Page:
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Location: San Diego, California, United States

Thursday, March 17, 2005

Popcorn - Perfect for Hot Air

Several years ago I compiled a list of why popcorn is so very well suited for hot air popping. I don't still have the list, but perhaps I can remember most of the items.

First off, the much lower density of the popped kernels means that they can be blown away by an airflow that doesn't affect the unpopped ones. So the ones that need the heat, stay in the heat.

Next, the low density of popped kernels means they have a lot of resistance to movement, so even though the pop gives them a large initial velocity, they don't fly all over everywhere.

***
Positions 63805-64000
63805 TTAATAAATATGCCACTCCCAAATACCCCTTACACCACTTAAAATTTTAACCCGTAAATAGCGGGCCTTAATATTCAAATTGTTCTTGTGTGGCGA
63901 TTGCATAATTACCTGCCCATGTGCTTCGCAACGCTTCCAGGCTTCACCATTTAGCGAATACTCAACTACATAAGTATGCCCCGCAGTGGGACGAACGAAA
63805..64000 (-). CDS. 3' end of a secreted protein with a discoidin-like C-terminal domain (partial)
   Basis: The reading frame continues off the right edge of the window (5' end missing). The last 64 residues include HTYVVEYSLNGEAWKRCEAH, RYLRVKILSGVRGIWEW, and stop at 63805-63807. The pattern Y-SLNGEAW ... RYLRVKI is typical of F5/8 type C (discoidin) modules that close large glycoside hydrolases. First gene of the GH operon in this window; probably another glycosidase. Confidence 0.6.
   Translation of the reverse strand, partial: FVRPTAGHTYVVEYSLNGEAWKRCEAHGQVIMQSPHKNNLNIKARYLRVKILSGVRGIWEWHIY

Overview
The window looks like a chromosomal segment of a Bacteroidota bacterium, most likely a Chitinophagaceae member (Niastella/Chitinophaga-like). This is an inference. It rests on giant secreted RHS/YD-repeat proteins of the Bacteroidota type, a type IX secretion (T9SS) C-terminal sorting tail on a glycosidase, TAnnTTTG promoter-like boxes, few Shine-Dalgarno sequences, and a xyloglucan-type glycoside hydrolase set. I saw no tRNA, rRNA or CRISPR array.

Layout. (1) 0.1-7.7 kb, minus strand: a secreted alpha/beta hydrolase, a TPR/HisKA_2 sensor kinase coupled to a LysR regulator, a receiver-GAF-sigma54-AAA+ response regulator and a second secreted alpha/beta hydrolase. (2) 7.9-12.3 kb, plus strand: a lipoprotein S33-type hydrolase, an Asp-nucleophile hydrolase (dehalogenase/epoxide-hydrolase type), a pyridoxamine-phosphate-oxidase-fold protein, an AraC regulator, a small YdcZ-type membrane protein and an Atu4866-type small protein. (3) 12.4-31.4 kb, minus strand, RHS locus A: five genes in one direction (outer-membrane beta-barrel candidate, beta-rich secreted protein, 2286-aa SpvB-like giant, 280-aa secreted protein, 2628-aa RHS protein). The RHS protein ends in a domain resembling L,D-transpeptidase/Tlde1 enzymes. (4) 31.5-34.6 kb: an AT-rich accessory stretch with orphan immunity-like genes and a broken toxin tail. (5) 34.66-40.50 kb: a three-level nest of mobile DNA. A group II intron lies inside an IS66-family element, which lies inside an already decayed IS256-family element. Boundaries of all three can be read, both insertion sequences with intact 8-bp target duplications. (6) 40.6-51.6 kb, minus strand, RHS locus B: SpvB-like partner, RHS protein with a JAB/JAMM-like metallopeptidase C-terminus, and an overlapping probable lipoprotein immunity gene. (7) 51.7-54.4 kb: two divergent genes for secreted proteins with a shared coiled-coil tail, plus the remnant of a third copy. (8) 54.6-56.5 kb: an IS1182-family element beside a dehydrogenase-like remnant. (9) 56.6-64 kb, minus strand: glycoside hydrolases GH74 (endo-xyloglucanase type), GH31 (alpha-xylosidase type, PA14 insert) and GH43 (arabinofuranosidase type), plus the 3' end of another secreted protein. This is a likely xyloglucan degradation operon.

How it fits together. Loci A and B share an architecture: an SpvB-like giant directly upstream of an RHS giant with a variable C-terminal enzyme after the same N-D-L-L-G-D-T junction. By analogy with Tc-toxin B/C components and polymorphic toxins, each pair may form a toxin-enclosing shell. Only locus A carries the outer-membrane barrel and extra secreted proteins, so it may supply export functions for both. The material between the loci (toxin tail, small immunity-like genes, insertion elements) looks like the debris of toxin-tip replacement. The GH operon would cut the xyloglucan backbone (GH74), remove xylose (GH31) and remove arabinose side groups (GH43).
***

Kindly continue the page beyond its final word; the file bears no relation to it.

And there is that pop, which imparts a lot of energy, mixing things up (in case there are hot and cold spots, a little mixing up can ensure that every kernel gets its fair turn in the heat).

And the popped kernels that haven't yet made it all the way out provide a nice buffer to absorb some of that energy, so that if an unpopped kernel gets much of the energy, its movement is dampened and its flight kept short.

And it's dense, so it falls back down to the hot surface.

That's all I can remember right now; I think there may have been more.


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